SP FAQ - Dust Mulches and Non-wetting Sands
Most dust mulches are deliberately created in arid and semi-arid soils by repeat tillage of a thin layer of surface soil with the aim of creating a thin super-dry dust layer that interrupts the capillary rise of soil water to the surface from deeper (wetter) layers. The objective is to sacrifice a small amount of soil water near the surface in the interests of preserving a greater loss of water from deeper depths over time. The problem is how best to seed into this precious resource of stored water beneath the dust mulch.
The conventional approach has been to use tillage openers that sweep the dust aside, place the seeds in the deeper wet zone and then return the dust over the sown seed, all of which involves considerable soil movement. So long as the dust layer is not too thick, an alternative approach is to use Cross Slot no-tillage openers with long blades that will reach down through the dust and deposit the seed in the wet zone without sweeping the dust aside, even temporarily. There is a limit to how thick a dust layer the Cross Slot blades can reach through before at least some of it will need to be swept aside so as to get the seed into the wet zone. And because there is seldom any residue present, it is unlikely that the dust zone will contain enough vapour-phase soil water on its own to allow seeds to be placed directly in the dust zone and expect germination and emergence to take place. But testing is continuing.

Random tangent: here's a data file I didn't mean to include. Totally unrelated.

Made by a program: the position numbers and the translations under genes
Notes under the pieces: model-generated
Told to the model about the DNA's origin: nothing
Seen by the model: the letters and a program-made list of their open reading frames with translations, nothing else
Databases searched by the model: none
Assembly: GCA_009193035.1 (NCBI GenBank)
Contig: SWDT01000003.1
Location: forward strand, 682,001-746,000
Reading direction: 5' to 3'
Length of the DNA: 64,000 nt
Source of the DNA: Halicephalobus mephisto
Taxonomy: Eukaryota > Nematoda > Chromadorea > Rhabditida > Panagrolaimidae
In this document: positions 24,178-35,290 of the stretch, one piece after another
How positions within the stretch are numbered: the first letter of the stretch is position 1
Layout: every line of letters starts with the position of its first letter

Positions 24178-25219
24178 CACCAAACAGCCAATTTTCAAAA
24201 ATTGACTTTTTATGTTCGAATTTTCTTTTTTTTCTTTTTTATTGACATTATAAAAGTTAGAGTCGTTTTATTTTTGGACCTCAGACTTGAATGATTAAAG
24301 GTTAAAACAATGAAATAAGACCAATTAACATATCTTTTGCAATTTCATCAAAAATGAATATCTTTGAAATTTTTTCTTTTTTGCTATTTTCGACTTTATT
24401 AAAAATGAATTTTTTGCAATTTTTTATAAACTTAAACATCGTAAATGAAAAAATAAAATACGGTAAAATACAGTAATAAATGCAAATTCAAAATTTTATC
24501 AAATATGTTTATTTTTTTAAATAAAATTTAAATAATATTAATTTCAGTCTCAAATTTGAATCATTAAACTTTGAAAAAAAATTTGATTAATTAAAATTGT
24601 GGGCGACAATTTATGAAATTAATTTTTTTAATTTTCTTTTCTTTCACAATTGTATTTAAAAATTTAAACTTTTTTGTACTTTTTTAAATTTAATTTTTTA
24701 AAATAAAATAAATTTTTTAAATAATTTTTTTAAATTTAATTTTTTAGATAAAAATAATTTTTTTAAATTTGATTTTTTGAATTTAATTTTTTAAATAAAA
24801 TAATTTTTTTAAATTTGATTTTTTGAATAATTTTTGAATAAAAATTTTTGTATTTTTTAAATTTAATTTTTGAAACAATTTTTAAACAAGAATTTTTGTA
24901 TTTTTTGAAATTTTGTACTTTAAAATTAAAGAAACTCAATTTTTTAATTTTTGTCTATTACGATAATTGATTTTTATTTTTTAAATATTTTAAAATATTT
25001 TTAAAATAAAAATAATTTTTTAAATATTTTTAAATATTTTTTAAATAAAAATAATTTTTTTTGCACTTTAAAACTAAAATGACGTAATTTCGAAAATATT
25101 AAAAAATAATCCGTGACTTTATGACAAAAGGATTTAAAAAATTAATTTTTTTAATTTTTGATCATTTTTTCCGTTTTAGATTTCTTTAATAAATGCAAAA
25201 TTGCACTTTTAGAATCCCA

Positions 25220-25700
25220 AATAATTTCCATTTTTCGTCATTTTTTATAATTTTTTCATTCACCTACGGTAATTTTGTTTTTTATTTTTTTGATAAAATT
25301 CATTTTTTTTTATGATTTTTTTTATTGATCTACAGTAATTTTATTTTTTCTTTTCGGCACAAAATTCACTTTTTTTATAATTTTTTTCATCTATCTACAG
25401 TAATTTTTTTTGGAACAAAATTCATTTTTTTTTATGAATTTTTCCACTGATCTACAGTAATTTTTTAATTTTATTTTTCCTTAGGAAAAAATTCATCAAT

Cross Slot openers are very well suited to non-wetting sands, provided that some surface residues are present. There are a variety of additives that are currently used to break the surface tension of non-wetting sands so as to allow infiltration of rain water or irrigation. It may be necessary to use one of these initially to get a cereal crop established in the first place. But once that crop has grown and been harvested Cross Slot no-tillage should do the rest. The secret is to value the crop residues even more highly than usual since retaining a mulch (or even a partial-mulch) on the soil surface is the best way of gradually (but permanently) reversing the non-wetting properties of these sands.
Over time, the problem will often disappear altogether with continued use of Cross Slot no-tillage and heavy-residue-producing crops. The absence of non-wetting problems under the heavy residues on undisturbed roadside soils illustrates what is possible.